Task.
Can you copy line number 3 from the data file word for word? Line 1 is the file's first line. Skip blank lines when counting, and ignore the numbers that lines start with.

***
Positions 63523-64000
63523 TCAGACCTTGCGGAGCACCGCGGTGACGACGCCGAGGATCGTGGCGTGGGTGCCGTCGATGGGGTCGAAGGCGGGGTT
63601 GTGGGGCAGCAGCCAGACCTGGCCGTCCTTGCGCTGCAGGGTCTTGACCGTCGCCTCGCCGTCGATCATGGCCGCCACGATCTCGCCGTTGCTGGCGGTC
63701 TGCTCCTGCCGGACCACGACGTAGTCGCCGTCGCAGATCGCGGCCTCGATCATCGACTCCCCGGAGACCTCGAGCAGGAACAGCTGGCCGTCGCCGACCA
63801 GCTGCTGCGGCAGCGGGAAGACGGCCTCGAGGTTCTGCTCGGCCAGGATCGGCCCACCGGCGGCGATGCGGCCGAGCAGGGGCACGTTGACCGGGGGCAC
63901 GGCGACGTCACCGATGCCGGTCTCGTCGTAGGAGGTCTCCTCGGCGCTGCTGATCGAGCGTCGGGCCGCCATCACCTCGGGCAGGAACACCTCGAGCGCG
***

63601 GTGGGGCAGCAGCCAGACCTGGCCGTCCTTGCGCTGCAGGGTCTTGACCGTCGCCTCGCCGTCGATCATGGCCGCCACGATCTCGCCGTTGCTGGCGGTC